Status passwords and what they give access to


#1

How things work now

Currently the status app has one password, it does the following:

  • opens the status app
    • the option to save password then encrypts this password with a one-time-key and stores it in secure hardware elements of the device.
  • encrypts the private keys which are stored in device memory (not secure hardware elements, yet)
  • encrypts db
  • confirms transactions when sending (after verifying the 3-word phishing phrase)

If we lose this password, or forget it, or it gets compromised, everything is lost/stolen/etc.

We are moving away from this

With the addition of separating the keys in the Status App, we have an additional benefit of securing each of them with separate constraints and permissions, or having passwords for various access.

By default, we should always have a secure option that is not tied to the underlying OS of the app. That being a secure, user-chosen password (not biometrics, they are not secure passwords, they are a QoL option and “authentication”).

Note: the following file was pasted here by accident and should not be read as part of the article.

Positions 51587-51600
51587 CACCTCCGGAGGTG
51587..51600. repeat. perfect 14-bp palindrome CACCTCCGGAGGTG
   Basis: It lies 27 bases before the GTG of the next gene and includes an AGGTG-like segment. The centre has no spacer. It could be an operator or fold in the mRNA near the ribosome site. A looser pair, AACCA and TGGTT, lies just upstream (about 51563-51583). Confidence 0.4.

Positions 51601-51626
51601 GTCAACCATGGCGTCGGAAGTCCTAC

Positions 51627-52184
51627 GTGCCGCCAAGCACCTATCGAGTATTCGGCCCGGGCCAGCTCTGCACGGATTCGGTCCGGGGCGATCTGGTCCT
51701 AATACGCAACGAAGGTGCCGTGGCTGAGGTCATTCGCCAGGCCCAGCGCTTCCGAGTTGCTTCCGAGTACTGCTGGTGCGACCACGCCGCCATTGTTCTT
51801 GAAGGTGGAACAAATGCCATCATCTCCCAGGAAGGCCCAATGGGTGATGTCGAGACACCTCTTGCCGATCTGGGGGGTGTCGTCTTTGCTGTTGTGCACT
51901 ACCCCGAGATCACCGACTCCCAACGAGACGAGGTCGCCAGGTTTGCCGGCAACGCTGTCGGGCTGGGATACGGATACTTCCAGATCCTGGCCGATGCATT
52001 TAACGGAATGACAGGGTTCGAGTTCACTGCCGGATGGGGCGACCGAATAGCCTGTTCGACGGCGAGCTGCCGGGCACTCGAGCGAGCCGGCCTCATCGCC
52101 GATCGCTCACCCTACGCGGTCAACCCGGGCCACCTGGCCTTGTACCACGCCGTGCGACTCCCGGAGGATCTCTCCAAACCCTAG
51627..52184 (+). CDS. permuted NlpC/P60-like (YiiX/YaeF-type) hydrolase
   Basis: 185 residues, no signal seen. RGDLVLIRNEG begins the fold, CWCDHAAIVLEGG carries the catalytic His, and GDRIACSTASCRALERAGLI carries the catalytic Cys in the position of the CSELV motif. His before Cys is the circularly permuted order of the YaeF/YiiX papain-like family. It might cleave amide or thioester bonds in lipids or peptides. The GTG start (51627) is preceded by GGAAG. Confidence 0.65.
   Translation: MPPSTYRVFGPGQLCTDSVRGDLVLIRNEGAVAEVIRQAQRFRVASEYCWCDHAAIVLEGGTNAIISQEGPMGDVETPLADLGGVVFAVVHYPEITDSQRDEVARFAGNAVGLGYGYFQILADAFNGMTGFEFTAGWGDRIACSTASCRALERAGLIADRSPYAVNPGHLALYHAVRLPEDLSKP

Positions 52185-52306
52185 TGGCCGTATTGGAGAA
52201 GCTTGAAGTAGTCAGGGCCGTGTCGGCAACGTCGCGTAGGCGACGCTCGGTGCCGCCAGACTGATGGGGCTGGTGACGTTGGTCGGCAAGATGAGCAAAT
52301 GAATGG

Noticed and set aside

So, looking at these things, let’s talk about options within the app, as the addition of these things potentially adds friction in the UX/UI.

I will use this diagram (WIP) as a reference for discussion here.

Options

It might make sense to have separate security zones within the app, which each have additional QoL options for override.

Note that each secure user-chosen password does not necessarily need to be the same

Low Security Zone

defaults to: secure user-chosen password

App Sections:

  • Opening the app

Additional Override Options:

  • biometrics
  • 6 digit pin
  • keycard tap

Medium Security Zone

defaults to: secure user-chosen password

App Sections:

  • viewing wallet (“Account” browser in diagram)
  • adding watch “Accounts”
  • interacting with dapps

Additional Override Options:

  • biometrics
  • keycard tap

High Security Zone

defaults to: secure user-chosen password

App Sections:

  • confirming transaction send

Additional Override Options:

  • keycard tap

Lost or lockout recovery considerations

Restoration and Backup

As of right now, if we try and restore an account, we will only restore the keys associated with the red lines in the diagram. This means we lose all respective key associations, names, etc and all of the profile settings we have stored.